Getting to know all about you

The Moon - Patrick Moore on the Moon
September 21, 2001

Martin Ince casts an eye over the Moon to see what the fuss is about.

Patrick Moore knows the Moon better than most people know the Earth. His latest book on the subject is the product of some six decades of thinking and reading about it and, most important, examining it - either through the eyepiece of the telescope or indirectly. He has even discovered a lunar impact basin, the Mare Orientale, which is on the Moon's invisible far side but of which hints can sometimes be seen from the Earth.

The combination of Moore's expert knowledge and his distinctive style are irresistible. He has a strong sense of the Moon being a world in its own right, not just an appendage to the Earth, as shown by his 57-page appendix describing the near side visible from Earth. Even this only scratches the surface of his expertise. For he also has a keen awareness of the stages of human exploration of the Moon, marked by the invention of the telescope, the arrival of photography and the dawn of the space age.

Telescopes allowed the Moon to be viewed with accuracy for the first time and brought in their wake names for its features and systematic theories of their origin. Photography did not replace drawing as a means of recording the Moon, but its reproducibility put lunar studies on a scientific footing. And the coming of the space age meant that moon rock could be analysed and dated; the Moon's atmosphere, earthquakes and magnetic fields could be thoroughly investigated; and its far side could be viewed.

Formed by the collision of a Mars-sized object with the early Earth, the Moon is a showcase of astronomical history. Its existence means that we are able to sit on the Earth, with its environment uniquely habitable for our species, and conduct solar-system studies in a handy laboratory close by in astronomical terms.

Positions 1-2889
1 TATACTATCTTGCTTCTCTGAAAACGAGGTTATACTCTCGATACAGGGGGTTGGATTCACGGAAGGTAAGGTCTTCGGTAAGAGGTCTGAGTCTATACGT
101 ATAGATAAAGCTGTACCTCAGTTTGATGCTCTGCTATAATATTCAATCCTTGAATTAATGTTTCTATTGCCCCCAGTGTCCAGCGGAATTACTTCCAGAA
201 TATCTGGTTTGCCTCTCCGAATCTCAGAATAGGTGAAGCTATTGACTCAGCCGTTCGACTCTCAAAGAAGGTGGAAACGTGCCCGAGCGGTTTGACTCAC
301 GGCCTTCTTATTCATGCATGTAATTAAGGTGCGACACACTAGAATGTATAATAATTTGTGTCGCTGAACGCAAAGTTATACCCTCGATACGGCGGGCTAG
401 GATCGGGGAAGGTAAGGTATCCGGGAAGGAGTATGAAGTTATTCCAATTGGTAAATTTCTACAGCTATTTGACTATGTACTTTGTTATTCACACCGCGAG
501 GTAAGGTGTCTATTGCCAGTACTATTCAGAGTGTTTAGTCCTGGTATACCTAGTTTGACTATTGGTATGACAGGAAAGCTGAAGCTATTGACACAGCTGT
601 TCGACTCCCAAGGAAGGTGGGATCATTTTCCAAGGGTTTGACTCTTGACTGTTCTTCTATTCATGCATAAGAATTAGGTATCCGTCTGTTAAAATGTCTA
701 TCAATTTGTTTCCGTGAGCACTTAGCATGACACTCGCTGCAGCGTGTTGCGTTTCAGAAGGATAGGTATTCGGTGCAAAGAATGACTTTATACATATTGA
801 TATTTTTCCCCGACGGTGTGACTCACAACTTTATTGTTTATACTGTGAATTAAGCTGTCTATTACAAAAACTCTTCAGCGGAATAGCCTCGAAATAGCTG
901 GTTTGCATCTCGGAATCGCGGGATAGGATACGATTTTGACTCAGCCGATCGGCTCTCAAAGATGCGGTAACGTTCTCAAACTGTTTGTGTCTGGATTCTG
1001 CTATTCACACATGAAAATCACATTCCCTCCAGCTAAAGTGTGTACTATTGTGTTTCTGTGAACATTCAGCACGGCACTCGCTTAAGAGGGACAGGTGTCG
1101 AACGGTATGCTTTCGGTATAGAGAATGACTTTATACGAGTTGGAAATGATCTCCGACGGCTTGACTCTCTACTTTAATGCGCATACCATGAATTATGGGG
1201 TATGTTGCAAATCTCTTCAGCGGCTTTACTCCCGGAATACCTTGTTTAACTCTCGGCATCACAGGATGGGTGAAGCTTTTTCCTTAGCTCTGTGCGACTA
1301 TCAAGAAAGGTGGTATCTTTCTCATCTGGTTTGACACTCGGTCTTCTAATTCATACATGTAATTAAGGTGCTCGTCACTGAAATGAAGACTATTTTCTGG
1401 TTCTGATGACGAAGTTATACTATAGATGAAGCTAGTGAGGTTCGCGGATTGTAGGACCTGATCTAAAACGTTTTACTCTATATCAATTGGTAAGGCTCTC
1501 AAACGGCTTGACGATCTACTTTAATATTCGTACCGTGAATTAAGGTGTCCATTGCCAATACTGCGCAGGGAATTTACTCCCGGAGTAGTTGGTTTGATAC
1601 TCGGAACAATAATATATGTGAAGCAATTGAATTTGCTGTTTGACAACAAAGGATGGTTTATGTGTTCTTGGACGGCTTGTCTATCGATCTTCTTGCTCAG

Moore talks systematically about the Moon's origin, its interactions with the Earth and its inner structure. But he is at his best when he writes about human attitudes to the Moon, such as eccentric Nazi theories about a future Earth-Moon collision. Despite the growth in our scientific knowledge, many people are still inclined to hold bizarre lunar theories. Some claim to have seen lunar inhabitants, others believe that Nasa faked the Apollo moon landings. Moore writes about these and many other lunacies with insight and humour.

He has to wrestle in his book with the fact that human landings on the Moon - a high point in 20th-century history and in the author's own life - ended three decades ago, before some of his intended readers were born. Sensibly he restricts the space he devotes to the technical feats of the 1960s and early 1970s and to human exploration of the Moon in general, although there is a final chapter on a possible future Moon settlement. His real interest is in the Moon itself, not in the machines we have built to disturb it.

As well as being a good read, the book is useful, with a clutch of appendices on everything from lunar eclipses to "successful lunar missions" (where the definition is stretched to breaking point by the inclusion of Apollo 13 ). I have a few quibbles, such as Moore's explanation of why meteorites are comparatively easy to find in areas of the Antarctic, but there are no serious flaws.